Where there is supervision agreed the volunteer will be supervised in accordance with the Charitie’s Supervision Framework.
Volunteers will be given the opportunity, where appropriate, to share their views and opinions, within the administration and management of the Charity and its associated projects.
Dealing with problems
The Charity aims to treat all volunteers fairly, objectively and consistently. It seeks to ensure that volunteers’ views are heard, noted and acted upon promptly.
We will attempt to deal with any problems informally and at the earliest opportunity. All volunteers will have a named person to whom they can turn in the case of any difficulty. Where informal resolution is not possible, the Charitie’s Complaints Policy will be adhered to. Expenses
Volunteers will be given clear information about what expenses can be claimed and how to make a claim.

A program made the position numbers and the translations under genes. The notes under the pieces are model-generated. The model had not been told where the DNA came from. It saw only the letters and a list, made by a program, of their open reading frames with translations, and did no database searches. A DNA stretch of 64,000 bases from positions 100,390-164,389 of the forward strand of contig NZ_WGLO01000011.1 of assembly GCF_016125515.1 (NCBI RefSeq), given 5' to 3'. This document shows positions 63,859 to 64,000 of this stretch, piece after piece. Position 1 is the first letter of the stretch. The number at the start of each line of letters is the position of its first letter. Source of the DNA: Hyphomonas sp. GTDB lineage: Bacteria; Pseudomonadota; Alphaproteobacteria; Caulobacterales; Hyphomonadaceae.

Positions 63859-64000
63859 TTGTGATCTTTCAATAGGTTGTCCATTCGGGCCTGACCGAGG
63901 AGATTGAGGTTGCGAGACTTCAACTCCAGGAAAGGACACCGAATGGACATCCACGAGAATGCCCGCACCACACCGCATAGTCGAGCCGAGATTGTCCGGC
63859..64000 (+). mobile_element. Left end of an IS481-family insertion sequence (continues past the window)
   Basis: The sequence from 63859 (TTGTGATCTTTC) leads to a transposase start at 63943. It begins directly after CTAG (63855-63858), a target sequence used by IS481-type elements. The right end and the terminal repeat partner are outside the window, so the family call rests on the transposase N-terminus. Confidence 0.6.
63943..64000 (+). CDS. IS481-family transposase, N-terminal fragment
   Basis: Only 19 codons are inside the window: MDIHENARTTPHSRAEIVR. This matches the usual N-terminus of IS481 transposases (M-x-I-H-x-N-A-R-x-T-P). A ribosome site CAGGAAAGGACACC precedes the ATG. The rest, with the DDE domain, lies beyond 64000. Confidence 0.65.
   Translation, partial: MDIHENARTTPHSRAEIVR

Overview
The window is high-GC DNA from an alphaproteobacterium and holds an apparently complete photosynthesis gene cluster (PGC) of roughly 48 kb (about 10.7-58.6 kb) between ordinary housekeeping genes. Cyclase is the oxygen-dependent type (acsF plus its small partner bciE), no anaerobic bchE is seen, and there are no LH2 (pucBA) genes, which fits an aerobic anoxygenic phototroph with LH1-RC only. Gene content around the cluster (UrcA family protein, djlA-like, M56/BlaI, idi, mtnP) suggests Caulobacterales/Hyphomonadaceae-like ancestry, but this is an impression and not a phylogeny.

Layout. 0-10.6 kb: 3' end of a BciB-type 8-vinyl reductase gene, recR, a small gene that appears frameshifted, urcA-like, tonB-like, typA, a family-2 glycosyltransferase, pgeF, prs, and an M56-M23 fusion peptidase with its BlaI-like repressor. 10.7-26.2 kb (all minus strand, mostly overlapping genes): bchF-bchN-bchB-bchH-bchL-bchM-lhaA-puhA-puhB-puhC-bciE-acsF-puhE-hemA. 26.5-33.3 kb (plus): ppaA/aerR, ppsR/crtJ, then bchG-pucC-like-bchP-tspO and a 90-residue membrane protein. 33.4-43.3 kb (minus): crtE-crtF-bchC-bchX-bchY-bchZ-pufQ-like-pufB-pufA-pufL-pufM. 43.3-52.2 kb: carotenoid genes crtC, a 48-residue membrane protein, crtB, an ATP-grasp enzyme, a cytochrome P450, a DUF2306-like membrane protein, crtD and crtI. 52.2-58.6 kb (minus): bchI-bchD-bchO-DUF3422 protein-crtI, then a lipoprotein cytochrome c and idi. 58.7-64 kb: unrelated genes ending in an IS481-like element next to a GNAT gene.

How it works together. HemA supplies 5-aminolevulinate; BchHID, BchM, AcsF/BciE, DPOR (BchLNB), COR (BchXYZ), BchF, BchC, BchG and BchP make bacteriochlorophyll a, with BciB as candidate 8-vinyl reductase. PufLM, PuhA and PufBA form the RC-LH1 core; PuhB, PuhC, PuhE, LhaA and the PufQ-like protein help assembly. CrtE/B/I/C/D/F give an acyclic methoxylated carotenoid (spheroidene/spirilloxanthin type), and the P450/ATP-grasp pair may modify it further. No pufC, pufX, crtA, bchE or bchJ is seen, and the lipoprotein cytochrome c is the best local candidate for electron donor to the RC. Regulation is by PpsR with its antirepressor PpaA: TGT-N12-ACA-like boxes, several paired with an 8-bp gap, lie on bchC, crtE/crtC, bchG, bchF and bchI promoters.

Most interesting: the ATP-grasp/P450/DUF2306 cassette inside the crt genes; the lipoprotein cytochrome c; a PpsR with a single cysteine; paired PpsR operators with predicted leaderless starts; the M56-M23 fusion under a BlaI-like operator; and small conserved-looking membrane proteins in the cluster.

In our work with children / young people / adults who may be at risk due to age, illness or disability, the Charity will endeavour at all times to provide services and activities which minimise risk and are as safe as we can possibly make them.
We aim to protect our service users from harm or maltreatment, prevent the impairment of health or development, ensure the provision of safe and effective care, promote people’s life chances and ensure children enter adulthood successfully.
We will work in partnership with other local / national agencies to put in place appropriate procedures for reporting, making referrals, accessing training and specialist support, as and when required.
The Charity will seek to recruit using appropriate procedures, safeguards and checks.
We will regularly review our recruitment and selection procedures in response to changes in legislation and good practise from appropriate authorities and organisations.
Awareness of harm and abuse